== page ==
TRUMPONOMICS

Pimco Germany Boss: Trump Will Not Boost Productivity

  • Why it matters

    Why it matters

    A leading fund manager says Donald Trump’s pro-cyclical interventions may extend the current boom, but cannot counteract fundamentals such as low productivity growth.

  • Facts

    Facts

    • Since taking office, Donald Trump has cancelled the TPP Pacific trade agreement, and has made aggressive statements on trade with China, Mexico, and Germany.
    • Mr. Trump plans to radically simplify the U.S. tax system, cutting corporate and individual taxes, and allowing U.S. firms to repatriate cash held overseas.
    • This week, the U.S. Federal Reserve raised interest rates a quarter-point, with strong indications of further rate rises later in 2017.
  • Audio

    Audio

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Andrew Bosomworth, head of portfolio management at Pimco Germany, has told Handelsblatt that he does not foresee increases in U.S. interest rates beyond 2018. In a wide-ranging interview, he said he was skeptical about Donald Trump’s capacity to bring large-scale growth to the U.S. economy. It was possible that the current boom could be prolonged by a year or two, he said, but genuine increases in productivity seemed less likely.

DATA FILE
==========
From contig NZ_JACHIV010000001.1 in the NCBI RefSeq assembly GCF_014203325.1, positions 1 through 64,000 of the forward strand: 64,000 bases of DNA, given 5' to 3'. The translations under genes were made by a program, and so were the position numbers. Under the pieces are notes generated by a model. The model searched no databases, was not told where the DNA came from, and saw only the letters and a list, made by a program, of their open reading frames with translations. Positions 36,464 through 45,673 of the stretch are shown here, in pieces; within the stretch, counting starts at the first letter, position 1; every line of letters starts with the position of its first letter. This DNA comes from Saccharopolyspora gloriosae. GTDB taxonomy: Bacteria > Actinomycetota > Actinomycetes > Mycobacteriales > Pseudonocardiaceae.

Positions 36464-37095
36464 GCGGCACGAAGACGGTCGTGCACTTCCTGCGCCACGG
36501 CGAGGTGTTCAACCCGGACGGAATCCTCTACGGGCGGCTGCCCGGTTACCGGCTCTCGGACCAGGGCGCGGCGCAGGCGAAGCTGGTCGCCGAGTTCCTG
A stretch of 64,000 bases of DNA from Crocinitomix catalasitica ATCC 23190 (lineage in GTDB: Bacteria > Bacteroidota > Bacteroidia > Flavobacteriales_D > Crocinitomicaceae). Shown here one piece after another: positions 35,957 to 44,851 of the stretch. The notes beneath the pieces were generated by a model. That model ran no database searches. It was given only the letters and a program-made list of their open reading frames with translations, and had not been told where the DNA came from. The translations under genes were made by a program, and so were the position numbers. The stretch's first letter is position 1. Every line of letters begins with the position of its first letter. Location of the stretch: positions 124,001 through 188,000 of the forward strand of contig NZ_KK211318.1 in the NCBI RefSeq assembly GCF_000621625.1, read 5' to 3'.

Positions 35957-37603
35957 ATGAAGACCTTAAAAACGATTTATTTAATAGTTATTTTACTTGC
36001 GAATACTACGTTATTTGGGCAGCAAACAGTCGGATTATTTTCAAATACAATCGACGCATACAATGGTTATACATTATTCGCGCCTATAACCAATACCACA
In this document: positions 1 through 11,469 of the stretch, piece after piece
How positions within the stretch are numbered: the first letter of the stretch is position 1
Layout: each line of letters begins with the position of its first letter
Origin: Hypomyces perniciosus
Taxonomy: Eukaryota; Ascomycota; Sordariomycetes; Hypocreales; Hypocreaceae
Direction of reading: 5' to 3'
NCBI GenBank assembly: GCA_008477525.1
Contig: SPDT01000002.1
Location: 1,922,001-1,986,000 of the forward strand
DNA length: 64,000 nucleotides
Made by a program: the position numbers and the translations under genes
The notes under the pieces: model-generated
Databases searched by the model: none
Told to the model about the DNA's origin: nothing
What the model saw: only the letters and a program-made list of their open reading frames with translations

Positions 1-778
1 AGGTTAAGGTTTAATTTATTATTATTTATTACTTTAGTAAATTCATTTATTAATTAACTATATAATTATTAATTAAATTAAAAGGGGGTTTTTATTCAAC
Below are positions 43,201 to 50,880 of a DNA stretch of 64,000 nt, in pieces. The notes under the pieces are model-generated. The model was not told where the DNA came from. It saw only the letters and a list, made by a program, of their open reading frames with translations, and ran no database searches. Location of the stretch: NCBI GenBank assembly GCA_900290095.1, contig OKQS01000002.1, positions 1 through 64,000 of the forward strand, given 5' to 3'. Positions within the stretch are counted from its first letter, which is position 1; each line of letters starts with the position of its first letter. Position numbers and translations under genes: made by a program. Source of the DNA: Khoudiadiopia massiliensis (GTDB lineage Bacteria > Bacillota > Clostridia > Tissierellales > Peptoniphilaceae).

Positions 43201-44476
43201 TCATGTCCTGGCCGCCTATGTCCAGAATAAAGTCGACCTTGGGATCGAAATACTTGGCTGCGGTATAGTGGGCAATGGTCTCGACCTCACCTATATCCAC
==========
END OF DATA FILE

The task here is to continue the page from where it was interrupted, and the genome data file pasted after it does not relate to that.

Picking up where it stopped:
Mr. Bosomworth, a native of New Zealand, joined the investment management firm Pimco in 2001. Pimco, headquartered in California, has around $1.5 trillion in assets under its management around the world, and is regarded as particularly strong on economic analysis. Mr. Bosomworth and his team in Germany manage around €280 billion, or $300 billion worth of assets.

Commenting on the Federal Reserve’s decision to increase base rates by one-quarter of a percentage point, Mr. Bosomworth said he did not foresee a prolonged upswing in rates. “We figure there’ll be a total of three quarter-point increases in 2017, but not much going beyond 2018.” Although some observers foresaw a continuing economic boom, Mr. Bosomworth pointed out that we were already experiencing the third-longest expansion in the post-war era. Any falling-off in growth would limit the Fed’s capacity to push up rates.

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